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Are there any ingredients in sports supplements & protein powders that can produce a non-negative result?


Answer. Yes. 

Protein Powders Explained.

There are many different types of protein powders but most consist of powdered forms of protein from soy, pea or dairy (whey or casein). These can be with or without carbohydrates and other performance-enhancing ingredients like creatine, ‘fat metabolisers’, vitamins and minerals. The production and sale of sports supplements in Australia is regulated by two government departments (FSANZ & TGA). Furthermore, Olympic Games regulations also list other banned ingredients (such as ephedrine, pseudo-ephedrine, DHEA and other hormones and pro-hormones).

In addition to the high concentration of hydrolysed protein in these supplements, there may be other additions by the manufacturer. These can include vitamins, minerals, greens (dehydrated vegetable or other plant products), additional fats, grains, fibre, and/or thickeners.

It has been proposed that vitamin B2 (riboflavin) may produce a non-negative result for THC (cannabis). So, protein powders and supplements – either stand-alone or when metabolised by the body – could have the potential to contribute to spurious on-site results. All non-negative on-site tests are sent to the laboratory for confirmation. This provides a “chemical signature” of the urine or saliva sample which will eliminate any uncertainty as to false positives from the on-site testing.

The reason(s) are not well known and will be difficult to pin down due to the large variation in these products. This is further complicated by the ready access to supplements from overseas suppliers (e.g. via mail order, Internet sales and personal importation) where there is less regulation of quality, production and marketing.

Many sports supplements have creatine as an ingredient. This is a natural, necessary energy source for the muscles. Creatine is part of the process of producing ATP, or adenosine triphosphate, which is the body’s energy “currency”. ATP is used in everything from sleeping to walking and to intense exercise. High levels of creatine can give an energy lift. After being used it is broken down to creatinine which, with high levels of supplementation, can appear in the urine. This is not a concern in D&A testing, however, as creatinine is a natural process and cannot interfere with other urine indicators.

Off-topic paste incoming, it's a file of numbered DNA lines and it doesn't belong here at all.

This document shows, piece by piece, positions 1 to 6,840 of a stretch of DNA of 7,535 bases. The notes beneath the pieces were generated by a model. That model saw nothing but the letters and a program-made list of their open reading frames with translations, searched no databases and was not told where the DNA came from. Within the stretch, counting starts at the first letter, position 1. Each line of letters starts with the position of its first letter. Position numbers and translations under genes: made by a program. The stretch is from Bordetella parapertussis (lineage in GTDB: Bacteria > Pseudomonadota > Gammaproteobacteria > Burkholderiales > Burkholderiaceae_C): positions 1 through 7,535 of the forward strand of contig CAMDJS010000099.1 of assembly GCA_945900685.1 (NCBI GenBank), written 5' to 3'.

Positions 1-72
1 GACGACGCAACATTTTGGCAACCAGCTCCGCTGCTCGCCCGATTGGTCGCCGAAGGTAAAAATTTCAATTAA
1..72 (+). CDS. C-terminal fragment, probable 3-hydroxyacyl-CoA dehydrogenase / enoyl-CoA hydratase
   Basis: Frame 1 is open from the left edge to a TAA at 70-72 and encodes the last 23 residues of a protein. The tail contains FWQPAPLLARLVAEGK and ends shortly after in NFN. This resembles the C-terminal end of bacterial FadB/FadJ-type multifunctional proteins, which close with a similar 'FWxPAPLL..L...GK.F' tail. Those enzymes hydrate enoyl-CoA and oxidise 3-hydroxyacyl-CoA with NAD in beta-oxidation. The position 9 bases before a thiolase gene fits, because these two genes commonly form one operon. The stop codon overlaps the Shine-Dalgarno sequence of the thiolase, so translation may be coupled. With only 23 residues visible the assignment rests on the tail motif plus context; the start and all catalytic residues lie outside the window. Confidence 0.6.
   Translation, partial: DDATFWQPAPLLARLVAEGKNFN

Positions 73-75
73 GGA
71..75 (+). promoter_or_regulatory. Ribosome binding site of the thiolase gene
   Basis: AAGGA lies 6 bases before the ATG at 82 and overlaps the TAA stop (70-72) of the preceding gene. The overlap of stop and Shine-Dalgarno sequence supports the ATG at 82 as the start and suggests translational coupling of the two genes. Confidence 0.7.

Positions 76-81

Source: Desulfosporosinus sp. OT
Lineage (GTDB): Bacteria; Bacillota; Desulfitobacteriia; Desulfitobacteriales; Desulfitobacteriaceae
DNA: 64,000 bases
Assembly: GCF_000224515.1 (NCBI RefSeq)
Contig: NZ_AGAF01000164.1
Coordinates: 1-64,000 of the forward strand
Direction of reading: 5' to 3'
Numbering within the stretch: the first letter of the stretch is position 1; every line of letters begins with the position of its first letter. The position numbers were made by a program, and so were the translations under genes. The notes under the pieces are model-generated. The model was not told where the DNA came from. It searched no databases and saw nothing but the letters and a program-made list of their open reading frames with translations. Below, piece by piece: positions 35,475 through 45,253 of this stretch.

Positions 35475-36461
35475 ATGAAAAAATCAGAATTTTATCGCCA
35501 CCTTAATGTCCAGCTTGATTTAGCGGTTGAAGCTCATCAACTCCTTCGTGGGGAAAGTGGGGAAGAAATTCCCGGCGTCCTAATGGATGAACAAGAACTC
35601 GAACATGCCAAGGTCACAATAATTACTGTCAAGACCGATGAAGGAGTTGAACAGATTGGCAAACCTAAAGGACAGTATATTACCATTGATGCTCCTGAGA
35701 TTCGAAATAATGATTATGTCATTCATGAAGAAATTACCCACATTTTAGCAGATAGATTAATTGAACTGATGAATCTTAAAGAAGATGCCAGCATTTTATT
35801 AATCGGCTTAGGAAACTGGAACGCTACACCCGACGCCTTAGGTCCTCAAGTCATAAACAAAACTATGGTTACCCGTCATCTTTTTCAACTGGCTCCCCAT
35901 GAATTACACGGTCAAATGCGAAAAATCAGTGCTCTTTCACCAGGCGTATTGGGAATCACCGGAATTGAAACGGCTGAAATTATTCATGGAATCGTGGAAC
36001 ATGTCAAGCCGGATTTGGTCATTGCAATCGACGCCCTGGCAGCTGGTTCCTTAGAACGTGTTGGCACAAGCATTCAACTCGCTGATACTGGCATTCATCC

It is worth stating again that depending on the source, certain sports or herbal supplements may contain illicit substances (such as ecstasy or MDA).

For example, herbal supplements sold overseas, supposedly for weight loss and energy, contain guarana (Paullinia cupana), a natural source of caffeine, and ma huang (Ephedra sinica), a natural source of ephedrine. The amounts present in such products can vary considerably. In people, use of herbal supplements containing guarana and ma huang have been linked to acute hepatitis, nephrolithiasis, hypersensitivity myocarditis, and sudden death.

Also, some supplements which are legal in the UK, EU, Canada and the USA may contain the plant derived stimulant higenamine (or similar plant extracts). Interestingly, higenamine is a banned substance in sports as it can give an amphetamine type response. Body builders should take care when purchasing such products overseas.

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